In a recent radio interview with Dan Patrick, Cleveland Cavalier Kevin Love said that Russell Westbrook is more deserving of this year’s MVP Award than Love’s own teammate LeBron James. In their never-ending quest to make something out of nothing, ESPN ran this “news” across its ticker in the hopes that somebody would make a big deal out of it.
Fortunately nobody did. Ya’ know why? Because Kevin Love spoke the truth. Westbrook is more deserving of this year’s MVP. So are James Harden and Stephen Curry, one of whom will likely receive the award.
Kevin Love was not asked who he was thought the best player in the league. That question is far more cut and dry. Love was also not asked who he’d rather have as a teammate or which player he thought gave him a better chance at winning a championship. Those answers are pretty straightforward as well.
This year, much more so than in recent years, we’re finally looking at the NBA MVP award in a different light, or at least I am. Not only in the NBA but in the other major sports leagues as well, debate has seasonally raged over whether the award should go to the league’s best player or the player that is most valuable to his team as the award suggests. What does the award actually mean, who should win it and is it given to the right person every year?
This year, if polled, probably about 85% of the MVP voters would tell you either Curry or Harden will be getting their vote over both Westbrook and Bron Bron. I don’t think anyone has a problem with that.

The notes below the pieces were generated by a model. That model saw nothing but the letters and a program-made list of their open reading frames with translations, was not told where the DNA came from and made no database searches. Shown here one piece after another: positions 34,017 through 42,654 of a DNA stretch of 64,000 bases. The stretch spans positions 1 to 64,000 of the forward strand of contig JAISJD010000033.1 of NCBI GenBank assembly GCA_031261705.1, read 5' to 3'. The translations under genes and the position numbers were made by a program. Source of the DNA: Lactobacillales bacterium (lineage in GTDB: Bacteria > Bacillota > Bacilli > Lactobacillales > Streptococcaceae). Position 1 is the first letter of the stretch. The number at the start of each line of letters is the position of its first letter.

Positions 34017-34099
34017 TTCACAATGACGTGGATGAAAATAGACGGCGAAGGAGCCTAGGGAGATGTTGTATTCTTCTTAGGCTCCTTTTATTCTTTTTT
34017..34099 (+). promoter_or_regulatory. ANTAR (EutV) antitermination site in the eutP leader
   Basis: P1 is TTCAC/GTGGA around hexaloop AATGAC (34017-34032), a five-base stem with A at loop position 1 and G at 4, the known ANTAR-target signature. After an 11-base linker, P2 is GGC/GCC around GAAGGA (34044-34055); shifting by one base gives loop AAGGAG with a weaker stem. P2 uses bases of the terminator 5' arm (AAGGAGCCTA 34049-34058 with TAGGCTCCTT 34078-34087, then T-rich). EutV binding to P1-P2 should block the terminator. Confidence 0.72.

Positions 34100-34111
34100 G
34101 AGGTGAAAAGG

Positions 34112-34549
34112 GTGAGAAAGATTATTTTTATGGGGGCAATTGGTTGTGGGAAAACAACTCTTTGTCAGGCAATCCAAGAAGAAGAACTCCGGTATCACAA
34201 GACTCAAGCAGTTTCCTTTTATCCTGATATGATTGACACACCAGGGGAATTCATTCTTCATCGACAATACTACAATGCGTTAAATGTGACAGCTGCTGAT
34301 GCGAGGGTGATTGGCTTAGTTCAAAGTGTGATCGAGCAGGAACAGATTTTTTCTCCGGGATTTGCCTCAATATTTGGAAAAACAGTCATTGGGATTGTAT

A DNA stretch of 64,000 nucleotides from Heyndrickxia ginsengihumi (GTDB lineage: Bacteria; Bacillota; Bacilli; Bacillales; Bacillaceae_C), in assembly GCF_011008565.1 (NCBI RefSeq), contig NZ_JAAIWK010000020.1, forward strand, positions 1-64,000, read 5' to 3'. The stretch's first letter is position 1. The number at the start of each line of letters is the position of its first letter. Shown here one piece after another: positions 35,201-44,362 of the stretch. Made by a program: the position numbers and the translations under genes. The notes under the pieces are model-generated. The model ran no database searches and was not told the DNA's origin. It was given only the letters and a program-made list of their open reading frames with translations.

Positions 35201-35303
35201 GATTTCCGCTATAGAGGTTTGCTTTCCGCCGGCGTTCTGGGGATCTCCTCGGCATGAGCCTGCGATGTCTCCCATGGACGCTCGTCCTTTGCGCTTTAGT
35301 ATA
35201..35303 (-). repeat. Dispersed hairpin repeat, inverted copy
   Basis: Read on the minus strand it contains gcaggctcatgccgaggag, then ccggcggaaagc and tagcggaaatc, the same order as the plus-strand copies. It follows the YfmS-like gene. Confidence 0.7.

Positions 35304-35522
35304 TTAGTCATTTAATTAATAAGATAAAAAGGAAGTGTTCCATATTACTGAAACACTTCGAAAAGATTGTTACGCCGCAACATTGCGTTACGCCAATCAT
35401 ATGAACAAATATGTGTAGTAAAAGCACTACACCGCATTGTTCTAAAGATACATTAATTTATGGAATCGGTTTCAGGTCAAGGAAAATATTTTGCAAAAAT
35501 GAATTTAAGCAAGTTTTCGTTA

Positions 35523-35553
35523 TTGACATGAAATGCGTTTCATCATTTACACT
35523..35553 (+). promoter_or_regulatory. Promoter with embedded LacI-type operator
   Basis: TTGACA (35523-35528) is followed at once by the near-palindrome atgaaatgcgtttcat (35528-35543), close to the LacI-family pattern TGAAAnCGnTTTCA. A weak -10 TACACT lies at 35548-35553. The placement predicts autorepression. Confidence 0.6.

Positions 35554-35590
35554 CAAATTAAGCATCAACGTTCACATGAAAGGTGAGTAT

One could conceivably make a case for Bron Bron winning the award. After all, his team took a nosedive when he was injured earlier in the season. They have a stronghold on second place in the Conference since his return. Despite the seasons the other three are having, one would have to be delirious to not think he’s still the best player in the league. But more often than not the MVP award goes to a player that puts up video game-like numbers and Curry and Harden are doing exactly that. Westbrook has also been doing that in spades but his team is struggling to make the playoffs. Meanwhile, LeBron suffers from MJ Syndrome. Sure he’s averaging 26-7-6 but he does that every year. We’ve come to expect it. I’m not suggesting that Harden and Curry aren’t more worthy. I’m just saying that LeBron’s career numbers work to his detriment. The fact that he’s shooting 49% from the floor this year while managing 57% last year certainly doesn’t work in his favor.
James Harden is carrying the Rockets in the absence of Dwight Howard who has missed over half the season. He’s averaging career highs in points assists and rebounds. Westbrook has been spawning triple-doubles while his teammate Kevin Durant has been injured. And Steph Curry is putting up the best offensive numbers on the best offensive team in the league.
Fortunately, the Chosen One came out and said he didn’t have a problem with Love’s comments. After all, those guys are having better seasons. It would be silly of LeBron to think otherwise. Besides, LeBron knows who would win a game of one-on-one if they all played. If this serves to inspire LeBron in the post-season, we all might want to look out. There’s nothing we’d like to see more than LeBron face off against one of these three in the Finals.
Here are your four primary candidates for MVP this season. Who’s got your vote?
Player Games Played FG% 3P FT% PPG RPG APG
Curry 69 48% 233 91.4% 23.4 4.1 6.9
Harden 69 44% 173 86.8% 27.2 5.8 7.0
Westbrook 56 43% 65 84.4% 27.5 7.2 8.7
James 61 49% 107 71.9% 25.9 5.8 7.3
Curry’s probably going to win the award in a highly contested battle with Harden coming in second and LeBron and Westbrook competing for third and fourth places. At least that’s my opinion. And if that’s the case, the award will have gone to its rightful owner.
If nothing else, at least this year’s debate has given us a little clarity into the real meaning of the award.